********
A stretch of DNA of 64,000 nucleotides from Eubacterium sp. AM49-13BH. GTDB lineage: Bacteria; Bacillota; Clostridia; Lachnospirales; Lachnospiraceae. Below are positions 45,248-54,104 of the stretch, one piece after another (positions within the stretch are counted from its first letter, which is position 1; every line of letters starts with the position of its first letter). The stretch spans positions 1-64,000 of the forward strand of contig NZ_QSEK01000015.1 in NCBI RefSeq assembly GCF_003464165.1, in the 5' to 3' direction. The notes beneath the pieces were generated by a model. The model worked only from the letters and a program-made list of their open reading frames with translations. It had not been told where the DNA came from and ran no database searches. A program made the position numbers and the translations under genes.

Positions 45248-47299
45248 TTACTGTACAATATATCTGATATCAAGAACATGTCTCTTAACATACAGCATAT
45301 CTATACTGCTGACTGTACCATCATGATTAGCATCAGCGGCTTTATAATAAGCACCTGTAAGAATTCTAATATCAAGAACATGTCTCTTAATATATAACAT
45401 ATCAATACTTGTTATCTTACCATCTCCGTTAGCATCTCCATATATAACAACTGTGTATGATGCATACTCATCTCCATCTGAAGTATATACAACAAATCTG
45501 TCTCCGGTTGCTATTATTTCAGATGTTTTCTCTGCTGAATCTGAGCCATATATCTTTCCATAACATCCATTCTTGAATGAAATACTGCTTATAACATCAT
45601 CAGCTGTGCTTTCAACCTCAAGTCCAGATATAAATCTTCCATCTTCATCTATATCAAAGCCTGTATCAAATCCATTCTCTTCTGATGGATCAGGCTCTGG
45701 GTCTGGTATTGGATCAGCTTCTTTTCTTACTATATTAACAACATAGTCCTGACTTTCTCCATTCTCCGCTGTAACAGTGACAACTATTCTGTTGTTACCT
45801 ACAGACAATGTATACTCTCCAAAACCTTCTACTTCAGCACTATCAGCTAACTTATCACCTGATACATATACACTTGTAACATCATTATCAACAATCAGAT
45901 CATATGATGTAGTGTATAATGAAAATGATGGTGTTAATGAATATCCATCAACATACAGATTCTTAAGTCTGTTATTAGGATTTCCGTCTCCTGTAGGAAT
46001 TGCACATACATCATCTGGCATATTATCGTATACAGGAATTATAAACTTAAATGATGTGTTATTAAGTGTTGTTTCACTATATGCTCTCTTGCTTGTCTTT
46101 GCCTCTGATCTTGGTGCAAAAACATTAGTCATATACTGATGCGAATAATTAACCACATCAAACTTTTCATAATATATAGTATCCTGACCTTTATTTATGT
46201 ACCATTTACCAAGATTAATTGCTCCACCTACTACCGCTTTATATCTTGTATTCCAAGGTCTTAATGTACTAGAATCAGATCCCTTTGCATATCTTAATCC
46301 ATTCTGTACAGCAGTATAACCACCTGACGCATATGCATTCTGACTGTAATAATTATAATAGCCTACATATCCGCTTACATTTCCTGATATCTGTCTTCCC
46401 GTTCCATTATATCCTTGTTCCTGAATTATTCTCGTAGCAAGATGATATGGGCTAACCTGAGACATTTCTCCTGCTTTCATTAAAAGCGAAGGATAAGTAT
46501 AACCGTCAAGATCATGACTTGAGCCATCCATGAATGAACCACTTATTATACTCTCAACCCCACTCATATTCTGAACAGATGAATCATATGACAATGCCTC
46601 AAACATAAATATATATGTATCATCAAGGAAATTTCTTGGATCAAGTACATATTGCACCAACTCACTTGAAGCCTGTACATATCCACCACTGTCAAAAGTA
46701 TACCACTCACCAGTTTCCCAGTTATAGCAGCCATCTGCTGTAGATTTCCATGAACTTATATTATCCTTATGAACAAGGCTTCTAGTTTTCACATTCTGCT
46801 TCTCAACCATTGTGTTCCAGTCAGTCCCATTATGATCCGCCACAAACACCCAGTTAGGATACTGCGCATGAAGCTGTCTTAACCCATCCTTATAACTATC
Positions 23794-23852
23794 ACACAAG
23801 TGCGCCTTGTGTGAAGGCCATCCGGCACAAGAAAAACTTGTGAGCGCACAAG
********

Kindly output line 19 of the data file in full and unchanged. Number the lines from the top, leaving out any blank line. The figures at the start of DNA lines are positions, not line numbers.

46801 TCTCAACCATTGTGTTCCAGTCAGTCCCATTATGATCCGCCACAAACACCCAGTTAGGATACTGCGCATGAAGCTGTCTTAACCCATCCTTATAACTATC